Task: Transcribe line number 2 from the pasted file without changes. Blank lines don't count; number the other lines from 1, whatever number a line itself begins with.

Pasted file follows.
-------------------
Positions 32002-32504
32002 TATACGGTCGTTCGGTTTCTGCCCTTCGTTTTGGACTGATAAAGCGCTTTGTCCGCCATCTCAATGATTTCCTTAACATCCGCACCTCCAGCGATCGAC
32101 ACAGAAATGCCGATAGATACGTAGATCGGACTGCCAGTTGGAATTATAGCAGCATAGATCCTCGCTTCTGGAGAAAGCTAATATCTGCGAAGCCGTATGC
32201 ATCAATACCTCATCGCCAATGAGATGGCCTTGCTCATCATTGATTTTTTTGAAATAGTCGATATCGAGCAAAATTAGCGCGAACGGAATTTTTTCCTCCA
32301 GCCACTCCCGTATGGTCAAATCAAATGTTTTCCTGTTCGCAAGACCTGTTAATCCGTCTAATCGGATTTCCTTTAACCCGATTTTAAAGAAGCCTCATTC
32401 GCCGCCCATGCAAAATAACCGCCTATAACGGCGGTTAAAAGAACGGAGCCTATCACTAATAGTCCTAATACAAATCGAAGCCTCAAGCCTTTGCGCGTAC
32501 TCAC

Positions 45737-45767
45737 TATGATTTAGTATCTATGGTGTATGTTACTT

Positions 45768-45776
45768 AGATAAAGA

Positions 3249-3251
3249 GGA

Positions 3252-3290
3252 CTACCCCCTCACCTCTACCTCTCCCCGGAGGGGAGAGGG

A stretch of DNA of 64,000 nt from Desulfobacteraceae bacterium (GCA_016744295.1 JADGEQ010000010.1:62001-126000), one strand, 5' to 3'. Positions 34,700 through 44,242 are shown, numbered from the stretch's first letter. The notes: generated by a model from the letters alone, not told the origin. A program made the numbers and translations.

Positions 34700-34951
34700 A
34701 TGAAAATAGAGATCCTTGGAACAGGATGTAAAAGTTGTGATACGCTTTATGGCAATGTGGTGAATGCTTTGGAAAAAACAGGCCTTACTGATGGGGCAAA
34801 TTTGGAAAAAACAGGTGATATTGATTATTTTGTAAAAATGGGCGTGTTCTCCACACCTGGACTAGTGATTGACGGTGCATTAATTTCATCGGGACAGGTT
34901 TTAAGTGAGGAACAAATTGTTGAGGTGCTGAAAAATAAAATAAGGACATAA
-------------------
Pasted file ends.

32002 TATACGGTCGTTCGGTTTCTGCCCTTCGTTTTGGACTGATAAAGCGCTTTGTCCGCCATCTCAATGATTTCCTTAACATCCGCACCTCCAGCGATCGAC